Thursday, April 29, 2010

Apple Didn’t Kill Flash, HTML5 Did

Apple Didn't Kill Flash, HTML5 Did

The battle over Flash and its role (or lack thereof) on the iPhone really came to a head today when Apple CEO Steve Jobs published an open letter expressing why his company won't support Flash on the iPhone, iPod touch and iPad. Adobe CEO Shantanu Narayen spoke with the Wall Street Journal to deliver his response. Unsurprisingly, the arguments from both parties are self-serving in parts and gloss over some of the real world realities.

It's time to cut through the BS and break down what both companies are really arguing and, in turn, what the Apple-Adobe feud means for consumers and developers.

H.264 Rules Web Video, Not Flash

For most end-users, the debate over Flash is largely a debate over web video. Yes, Flash is used in other ways — for web-based games and ever decreasingly in website design — but thanks in large part to YouTube, Flash is most commonly associated with web video.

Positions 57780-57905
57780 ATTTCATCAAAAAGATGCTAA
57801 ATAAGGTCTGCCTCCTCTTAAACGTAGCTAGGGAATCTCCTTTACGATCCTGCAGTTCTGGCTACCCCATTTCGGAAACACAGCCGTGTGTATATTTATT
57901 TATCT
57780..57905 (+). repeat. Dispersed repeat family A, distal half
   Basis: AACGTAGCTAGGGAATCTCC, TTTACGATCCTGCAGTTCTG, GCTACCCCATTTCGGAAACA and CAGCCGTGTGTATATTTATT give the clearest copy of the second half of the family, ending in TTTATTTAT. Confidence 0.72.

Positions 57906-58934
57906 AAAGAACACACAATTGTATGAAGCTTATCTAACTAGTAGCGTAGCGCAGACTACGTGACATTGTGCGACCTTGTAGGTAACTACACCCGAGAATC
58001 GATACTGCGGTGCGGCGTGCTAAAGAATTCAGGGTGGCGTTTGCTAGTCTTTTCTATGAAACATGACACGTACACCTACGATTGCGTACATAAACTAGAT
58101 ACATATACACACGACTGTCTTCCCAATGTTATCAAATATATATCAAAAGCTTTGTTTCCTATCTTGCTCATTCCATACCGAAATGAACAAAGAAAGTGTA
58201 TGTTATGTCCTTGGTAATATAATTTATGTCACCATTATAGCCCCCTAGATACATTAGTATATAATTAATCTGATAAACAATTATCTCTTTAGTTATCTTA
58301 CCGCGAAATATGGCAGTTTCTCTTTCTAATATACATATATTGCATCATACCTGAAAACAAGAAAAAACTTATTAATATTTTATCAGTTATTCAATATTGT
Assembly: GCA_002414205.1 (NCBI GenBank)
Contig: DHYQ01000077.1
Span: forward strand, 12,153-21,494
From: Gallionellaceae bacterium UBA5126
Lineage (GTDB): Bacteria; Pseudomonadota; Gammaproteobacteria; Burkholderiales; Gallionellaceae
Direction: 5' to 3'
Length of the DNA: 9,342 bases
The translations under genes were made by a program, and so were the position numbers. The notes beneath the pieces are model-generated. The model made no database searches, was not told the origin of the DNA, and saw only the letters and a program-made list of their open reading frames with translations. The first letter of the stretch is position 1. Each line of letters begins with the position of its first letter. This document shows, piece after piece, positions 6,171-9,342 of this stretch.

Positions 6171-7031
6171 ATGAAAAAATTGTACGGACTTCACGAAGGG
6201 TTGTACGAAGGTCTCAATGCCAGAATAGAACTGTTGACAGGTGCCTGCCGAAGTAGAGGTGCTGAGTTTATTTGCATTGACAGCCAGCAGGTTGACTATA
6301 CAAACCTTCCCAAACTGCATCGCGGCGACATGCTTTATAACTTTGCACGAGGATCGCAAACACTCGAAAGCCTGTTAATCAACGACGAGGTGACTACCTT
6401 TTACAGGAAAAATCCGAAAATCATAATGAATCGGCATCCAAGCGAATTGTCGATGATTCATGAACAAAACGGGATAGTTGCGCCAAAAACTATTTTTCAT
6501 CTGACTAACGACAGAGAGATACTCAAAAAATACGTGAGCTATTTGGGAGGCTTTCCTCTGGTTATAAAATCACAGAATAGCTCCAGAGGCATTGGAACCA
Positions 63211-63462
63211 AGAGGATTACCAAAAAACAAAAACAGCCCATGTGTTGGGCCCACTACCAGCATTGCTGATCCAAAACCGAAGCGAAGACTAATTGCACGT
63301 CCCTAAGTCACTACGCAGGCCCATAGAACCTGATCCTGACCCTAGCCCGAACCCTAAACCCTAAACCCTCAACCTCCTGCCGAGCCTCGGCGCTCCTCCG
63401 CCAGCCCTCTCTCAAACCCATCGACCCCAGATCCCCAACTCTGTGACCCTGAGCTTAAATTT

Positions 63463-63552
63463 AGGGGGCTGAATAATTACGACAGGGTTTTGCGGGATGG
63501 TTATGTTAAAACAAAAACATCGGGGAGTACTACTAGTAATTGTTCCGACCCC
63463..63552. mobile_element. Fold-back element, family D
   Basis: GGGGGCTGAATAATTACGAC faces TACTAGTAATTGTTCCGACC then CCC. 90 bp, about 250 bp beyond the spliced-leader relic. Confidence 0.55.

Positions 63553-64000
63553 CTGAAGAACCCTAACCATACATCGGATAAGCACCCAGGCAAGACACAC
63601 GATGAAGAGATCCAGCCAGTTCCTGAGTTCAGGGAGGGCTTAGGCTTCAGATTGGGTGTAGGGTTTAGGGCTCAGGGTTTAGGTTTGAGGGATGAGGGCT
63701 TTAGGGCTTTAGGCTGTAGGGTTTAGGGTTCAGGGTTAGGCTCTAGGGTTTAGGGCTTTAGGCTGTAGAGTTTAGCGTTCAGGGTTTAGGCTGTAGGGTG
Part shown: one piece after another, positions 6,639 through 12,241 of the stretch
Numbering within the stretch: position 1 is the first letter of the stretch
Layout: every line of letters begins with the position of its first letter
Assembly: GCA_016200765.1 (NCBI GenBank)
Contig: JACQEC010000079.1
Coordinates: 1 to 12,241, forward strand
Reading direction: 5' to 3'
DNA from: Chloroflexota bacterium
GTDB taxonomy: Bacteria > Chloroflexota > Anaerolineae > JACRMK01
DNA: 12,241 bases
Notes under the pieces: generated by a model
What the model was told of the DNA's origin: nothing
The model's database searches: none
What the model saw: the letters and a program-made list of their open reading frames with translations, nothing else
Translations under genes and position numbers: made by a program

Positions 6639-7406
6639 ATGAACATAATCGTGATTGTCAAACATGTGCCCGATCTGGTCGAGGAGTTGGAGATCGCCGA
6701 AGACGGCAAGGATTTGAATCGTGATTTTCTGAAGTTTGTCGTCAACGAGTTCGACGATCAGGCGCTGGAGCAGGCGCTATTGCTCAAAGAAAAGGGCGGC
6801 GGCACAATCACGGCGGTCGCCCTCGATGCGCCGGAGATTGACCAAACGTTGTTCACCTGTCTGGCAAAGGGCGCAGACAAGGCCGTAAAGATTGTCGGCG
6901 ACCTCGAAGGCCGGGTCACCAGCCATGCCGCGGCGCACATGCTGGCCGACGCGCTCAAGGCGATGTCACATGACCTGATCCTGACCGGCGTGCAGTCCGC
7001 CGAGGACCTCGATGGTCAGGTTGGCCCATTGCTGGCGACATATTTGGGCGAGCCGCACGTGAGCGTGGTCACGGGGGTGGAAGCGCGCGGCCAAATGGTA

In his letter, Steve Jobs highlights a point that I have made myself on many occasions — web video is overwhelmingly encoded in H.264. Not only is the H.264 codec the default encoding setting for practically every video service online, it is also by and large the default codec for raw video from digital video cameras. That means if you upload video from your Flip camera directly to YouTube, it doesn't have to convert that video into a new format, which requires more time and more resources.

Adobe started to support H.264 back in 2007, which essentially bought it time as Flash could continue to be used as a video container without video services like YouTube needing to go through the trouble of transcoding the native H.264 video into something else that Flash could us...

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